Soloing with Intervals: Mixolydian 6ths on Guitar
In the last lesson on soloing with intervals we studied Dorian3rd intervals and began to look at how to incorporate them into Blues solos, riffs and improvisations. This two part series is featured in an extended version and with a whole range of other Blues guitar lessons in 30 Days to Better Blues Guitar. In this lesson we will be following on from this by looking at how to play 6ths on guitar from the Mixolydian scale. In the following two examples we are going to play intervals from an E7 or Mixolydian scale. The intervals this time are 6ths on guitar and are a string apart.
How to Play 6ths on Guitar – String Set 1 and 3
In the first example, we have 6ths played on the 1st and 3rds strings. Again, good fingering is essential to enhance fluency, so the Major 3rds (1st, 4th, 7th and 8th) must be played with the second and third fingers, whereas the Minor 3rds (2nd, 3rd, 5th and 6th) must be played with the second and first fingers when learning how to play 6ths on guitar.
How to Play 6ths on Guitar- String Set 2 and 4
The final exercise regarding how to play 6ths on guitar is played on the 2nd and 4th strings. The Major Intervals (1st, 2nd , 5thÂ and 6th) must be played with the second and third fingers, whereas the Minor Intervals (3rd, 4th, 7th and 8th) must be played with the second and first fingers.
Blues Solo Number: Mixolydian 6thsÂ
The following solo utilizes some of the intervals that we have used in the previous exercises and can be played as a 12 Bar Blues in E. I have also added some more staccato notes and some slides as they add some really subtle flavouring to the 6ths on guitar and 3rds. Finally, you will notice that there is a slight variation to the 12 bar form. In bar 2 we have moved to the IV before returning to the I in bar 3. This is known as the quick change.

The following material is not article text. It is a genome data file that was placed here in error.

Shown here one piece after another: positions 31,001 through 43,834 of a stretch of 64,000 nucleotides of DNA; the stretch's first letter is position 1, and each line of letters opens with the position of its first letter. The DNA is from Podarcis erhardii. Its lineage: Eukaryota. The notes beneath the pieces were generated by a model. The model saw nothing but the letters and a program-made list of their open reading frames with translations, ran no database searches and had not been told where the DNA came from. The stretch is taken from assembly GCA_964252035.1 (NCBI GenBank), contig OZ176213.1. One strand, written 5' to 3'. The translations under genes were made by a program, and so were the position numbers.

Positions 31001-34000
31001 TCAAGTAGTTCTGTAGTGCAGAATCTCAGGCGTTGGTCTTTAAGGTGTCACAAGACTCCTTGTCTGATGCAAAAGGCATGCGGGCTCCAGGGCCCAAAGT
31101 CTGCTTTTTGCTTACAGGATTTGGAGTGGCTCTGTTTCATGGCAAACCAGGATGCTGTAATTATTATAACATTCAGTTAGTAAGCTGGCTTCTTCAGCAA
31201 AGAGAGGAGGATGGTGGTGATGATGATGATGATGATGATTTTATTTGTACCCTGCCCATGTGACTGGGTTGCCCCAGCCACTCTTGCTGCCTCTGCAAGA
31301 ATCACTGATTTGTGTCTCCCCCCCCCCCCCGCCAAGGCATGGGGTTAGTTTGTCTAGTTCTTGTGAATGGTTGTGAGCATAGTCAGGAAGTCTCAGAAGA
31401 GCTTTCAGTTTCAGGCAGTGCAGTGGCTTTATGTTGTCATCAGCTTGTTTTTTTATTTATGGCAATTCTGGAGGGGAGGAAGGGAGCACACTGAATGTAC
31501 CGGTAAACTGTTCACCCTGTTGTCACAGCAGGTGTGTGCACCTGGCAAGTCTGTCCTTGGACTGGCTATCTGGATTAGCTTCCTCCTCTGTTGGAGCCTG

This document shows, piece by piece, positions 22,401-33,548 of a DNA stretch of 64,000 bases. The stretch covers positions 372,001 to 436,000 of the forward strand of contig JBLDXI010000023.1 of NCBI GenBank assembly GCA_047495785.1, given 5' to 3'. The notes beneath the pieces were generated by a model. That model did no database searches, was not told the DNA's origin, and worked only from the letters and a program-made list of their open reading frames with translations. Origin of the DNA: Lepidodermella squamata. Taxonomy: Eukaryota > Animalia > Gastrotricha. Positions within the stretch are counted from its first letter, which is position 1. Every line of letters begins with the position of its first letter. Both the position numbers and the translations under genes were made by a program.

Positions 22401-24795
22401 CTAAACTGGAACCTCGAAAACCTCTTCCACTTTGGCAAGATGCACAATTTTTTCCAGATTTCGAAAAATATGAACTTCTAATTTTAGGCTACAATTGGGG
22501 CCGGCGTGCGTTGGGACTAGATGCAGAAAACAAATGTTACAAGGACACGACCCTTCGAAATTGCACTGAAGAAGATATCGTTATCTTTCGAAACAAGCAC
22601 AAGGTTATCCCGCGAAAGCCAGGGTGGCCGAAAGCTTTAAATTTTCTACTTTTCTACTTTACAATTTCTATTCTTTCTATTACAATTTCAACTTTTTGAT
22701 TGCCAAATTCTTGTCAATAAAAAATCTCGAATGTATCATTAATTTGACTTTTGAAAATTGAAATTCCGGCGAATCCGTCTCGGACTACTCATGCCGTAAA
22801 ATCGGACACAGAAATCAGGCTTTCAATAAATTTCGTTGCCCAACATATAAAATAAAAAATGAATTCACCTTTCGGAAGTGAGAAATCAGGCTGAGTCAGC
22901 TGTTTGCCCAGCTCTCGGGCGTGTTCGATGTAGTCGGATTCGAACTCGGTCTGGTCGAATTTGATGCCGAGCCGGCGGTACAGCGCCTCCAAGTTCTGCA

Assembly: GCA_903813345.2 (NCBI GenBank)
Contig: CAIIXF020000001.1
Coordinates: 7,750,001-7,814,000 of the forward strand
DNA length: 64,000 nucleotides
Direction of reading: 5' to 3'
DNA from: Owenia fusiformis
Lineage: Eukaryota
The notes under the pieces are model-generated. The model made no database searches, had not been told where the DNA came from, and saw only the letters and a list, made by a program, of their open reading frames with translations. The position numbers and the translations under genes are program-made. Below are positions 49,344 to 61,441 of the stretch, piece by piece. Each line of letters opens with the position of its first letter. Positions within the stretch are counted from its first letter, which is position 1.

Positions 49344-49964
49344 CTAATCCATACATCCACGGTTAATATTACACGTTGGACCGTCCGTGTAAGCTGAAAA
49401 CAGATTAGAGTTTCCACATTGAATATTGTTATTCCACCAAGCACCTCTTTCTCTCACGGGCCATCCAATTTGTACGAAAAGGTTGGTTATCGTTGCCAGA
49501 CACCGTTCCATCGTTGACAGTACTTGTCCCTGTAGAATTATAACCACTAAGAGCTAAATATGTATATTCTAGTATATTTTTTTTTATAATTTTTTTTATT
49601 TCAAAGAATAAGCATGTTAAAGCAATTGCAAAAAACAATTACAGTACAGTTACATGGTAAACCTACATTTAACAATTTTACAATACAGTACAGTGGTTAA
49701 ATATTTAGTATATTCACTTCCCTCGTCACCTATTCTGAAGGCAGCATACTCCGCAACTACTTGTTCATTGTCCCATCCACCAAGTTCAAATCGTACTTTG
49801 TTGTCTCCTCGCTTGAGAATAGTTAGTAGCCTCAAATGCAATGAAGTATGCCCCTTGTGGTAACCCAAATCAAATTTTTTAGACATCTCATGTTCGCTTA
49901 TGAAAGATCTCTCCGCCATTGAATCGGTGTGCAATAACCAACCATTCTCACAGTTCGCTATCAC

Blues Solo Number: 3rd and 6ths
The following solo is in the style of John Lee Hooker. In the first four bars whilst on the I7 chord I have incorporated a riff style lead based around 3rd intervals as a call with a low bass line at the end of each bar as a response. Using call and response as well as being a common element in Blues playing is a really effective way to help keep time and harmonise with yourself whilst also helping to generate ideas for improvisation. Together with this, it can be tremendous fun when played with another musician as you can literally call out an idea out whilst your colleague responds.
We keep with the Dorian 3rds through bars 5 to 7, whereupon in bar 8 the phrasing changes slightly to allow for the introduction of a Minor to Major 3rd hammer-on. For the V and IV chords in bars 9 and 10 I have brought in some Mixolydian 6ths on guitar for a little variety before returning to the 3rds in bar 11 and simply resolving the 12 bars by playing a V7 chord.
This type of playing works well as a solo as well as an accompaniment to a vocalist or other instrument.
Eric Clapton– Malted Milk
John Lee Hooker– Frisco Blues
Freddie King– Funnybone
Muddy Waters– Mannish Boy
This post is a guest post written by Joseph James who runs Guitar4Free.com
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